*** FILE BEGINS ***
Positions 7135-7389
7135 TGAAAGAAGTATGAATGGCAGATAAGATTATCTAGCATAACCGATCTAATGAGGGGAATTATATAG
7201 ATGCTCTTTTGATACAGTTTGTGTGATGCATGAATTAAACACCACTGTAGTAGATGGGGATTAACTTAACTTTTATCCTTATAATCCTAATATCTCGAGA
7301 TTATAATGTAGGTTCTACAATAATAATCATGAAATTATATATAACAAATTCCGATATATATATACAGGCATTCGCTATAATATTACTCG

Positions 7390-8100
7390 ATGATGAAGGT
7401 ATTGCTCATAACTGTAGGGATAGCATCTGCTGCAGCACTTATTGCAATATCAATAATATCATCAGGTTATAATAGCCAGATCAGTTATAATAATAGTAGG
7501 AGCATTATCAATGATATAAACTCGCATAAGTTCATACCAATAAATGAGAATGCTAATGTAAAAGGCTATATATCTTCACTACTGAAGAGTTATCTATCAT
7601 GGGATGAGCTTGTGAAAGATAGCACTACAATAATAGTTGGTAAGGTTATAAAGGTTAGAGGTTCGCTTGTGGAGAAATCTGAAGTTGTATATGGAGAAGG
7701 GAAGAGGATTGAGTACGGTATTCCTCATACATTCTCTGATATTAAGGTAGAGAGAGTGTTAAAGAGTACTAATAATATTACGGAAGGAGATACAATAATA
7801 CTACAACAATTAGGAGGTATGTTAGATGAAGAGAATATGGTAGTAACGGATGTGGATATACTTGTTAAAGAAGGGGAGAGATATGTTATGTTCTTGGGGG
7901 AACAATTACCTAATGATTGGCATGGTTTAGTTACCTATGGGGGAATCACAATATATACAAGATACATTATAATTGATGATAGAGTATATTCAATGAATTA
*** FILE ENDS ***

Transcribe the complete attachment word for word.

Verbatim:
Positions 7135-7389
7135 TGAAAGAAGTATGAATGGCAGATAAGATTATCTAGCATAACCGATCTAATGAGGGGAATTATATAG
7201 ATGCTCTTTTGATACAGTTTGTGTGATGCATGAATTAAACACCACTGTAGTAGATGGGGATTAACTTAACTTTTATCCTTATAATCCTAATATCTCGAGA
7301 TTATAATGTAGGTTCTACAATAATAATCATGAAATTATATATAACAAATTCCGATATATATATACAGGCATTCGCTATAATATTACTCG

Positions 7390-8100
7390 ATGATGAAGGT
7401 ATTGCTCATAACTGTAGGGATAGCATCTGCTGCAGCACTTATTGCAATATCAATAATATCATCAGGTTATAATAGCCAGATCAGTTATAATAATAGTAGG
7501 AGCATTATCAATGATATAAACTCGCATAAGTTCATACCAATAAATGAGAATGCTAATGTAAAAGGCTATATATCTTCACTACTGAAGAGTTATCTATCAT
7601 GGGATGAGCTTGTGAAAGATAGCACTACAATAATAGTTGGTAAGGTTATAAAGGTTAGAGGTTCGCTTGTGGAGAAATCTGAAGTTGTATATGGAGAAGG
7701 GAAGAGGATTGAGTACGGTATTCCTCATACATTCTCTGATATTAAGGTAGAGAGAGTGTTAAAGAGTACTAATAATATTACGGAAGGAGATACAATAATA
7801 CTACAACAATTAGGAGGTATGTTAGATGAAGAGAATATGGTAGTAACGGATGTGGATATACTTGTTAAAGAAGGGGAGAGATATGTTATGTTCTTGGGGG
7901 AACAATTACCTAATGATTGGCATGGTTTAGTTACCTATGGGGGAATCACAATATATACAAGATACATTATAATTGATGATAGAGTATATTCAATGAATTA